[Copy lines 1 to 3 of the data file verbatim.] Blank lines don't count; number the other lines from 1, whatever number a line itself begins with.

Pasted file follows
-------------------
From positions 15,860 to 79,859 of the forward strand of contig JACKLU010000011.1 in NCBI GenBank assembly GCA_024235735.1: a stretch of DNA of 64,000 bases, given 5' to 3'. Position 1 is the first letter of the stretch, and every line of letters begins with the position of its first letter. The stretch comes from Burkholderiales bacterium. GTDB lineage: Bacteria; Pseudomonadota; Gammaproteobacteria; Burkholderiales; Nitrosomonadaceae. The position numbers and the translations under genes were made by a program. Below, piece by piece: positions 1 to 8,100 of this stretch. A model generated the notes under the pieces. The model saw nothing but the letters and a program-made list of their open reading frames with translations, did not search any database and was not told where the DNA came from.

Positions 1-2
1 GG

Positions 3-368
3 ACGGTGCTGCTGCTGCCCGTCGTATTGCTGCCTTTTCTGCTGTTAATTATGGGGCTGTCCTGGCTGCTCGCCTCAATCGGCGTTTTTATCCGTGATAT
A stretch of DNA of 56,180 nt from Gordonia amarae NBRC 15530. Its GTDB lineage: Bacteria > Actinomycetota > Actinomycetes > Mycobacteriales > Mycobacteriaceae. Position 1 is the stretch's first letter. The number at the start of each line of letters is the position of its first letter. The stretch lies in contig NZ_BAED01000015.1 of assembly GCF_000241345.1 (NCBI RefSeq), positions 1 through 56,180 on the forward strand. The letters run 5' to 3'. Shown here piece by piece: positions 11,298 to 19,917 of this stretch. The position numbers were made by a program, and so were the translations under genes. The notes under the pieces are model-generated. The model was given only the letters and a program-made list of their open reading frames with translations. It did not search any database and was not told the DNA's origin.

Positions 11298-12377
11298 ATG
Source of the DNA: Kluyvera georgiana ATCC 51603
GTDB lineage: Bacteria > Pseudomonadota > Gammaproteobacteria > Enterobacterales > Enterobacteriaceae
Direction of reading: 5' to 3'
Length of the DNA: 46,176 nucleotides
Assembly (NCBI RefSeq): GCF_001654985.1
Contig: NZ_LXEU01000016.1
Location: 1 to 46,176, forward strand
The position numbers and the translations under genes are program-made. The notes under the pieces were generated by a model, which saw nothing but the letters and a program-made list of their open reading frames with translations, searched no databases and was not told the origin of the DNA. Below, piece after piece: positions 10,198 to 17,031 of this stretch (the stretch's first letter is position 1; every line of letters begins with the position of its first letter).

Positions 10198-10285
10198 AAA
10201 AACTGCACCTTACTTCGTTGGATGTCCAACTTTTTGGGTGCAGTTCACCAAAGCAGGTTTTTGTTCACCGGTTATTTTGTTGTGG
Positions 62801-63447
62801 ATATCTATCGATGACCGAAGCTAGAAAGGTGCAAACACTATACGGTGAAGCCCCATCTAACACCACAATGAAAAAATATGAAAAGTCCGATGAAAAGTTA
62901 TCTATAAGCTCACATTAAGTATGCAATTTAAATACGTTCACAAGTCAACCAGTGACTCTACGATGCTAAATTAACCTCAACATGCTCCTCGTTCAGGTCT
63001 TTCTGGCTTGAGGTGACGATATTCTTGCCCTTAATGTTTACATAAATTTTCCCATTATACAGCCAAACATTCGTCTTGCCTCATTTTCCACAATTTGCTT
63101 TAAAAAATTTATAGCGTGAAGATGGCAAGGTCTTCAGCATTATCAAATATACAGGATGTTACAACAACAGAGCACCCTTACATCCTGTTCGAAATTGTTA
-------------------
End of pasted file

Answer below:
From positions 15,860 to 79,859 of the forward strand of contig JACKLU010000011.1 in NCBI GenBank assembly GCA_024235735.1: a stretch of DNA of 64,000 bases, given 5' to 3'. Position 1 is the first letter of the stretch, and every line of letters begins with the position of its first letter. The stretch comes from Burkholderiales bacterium. GTDB lineage: Bacteria; Pseudomonadota; Gammaproteobacteria; Burkholderiales; Nitrosomonadaceae. The position numbers and the translations under genes were made by a program. Below, piece by piece: positions 1 to 8,100 of this stretch. A model generated the notes under the pieces. The model saw nothing but the letters and a program-made list of their open reading frames with translations, did not search any database and was not told where the DNA came from.

Positions 1-2
1 GG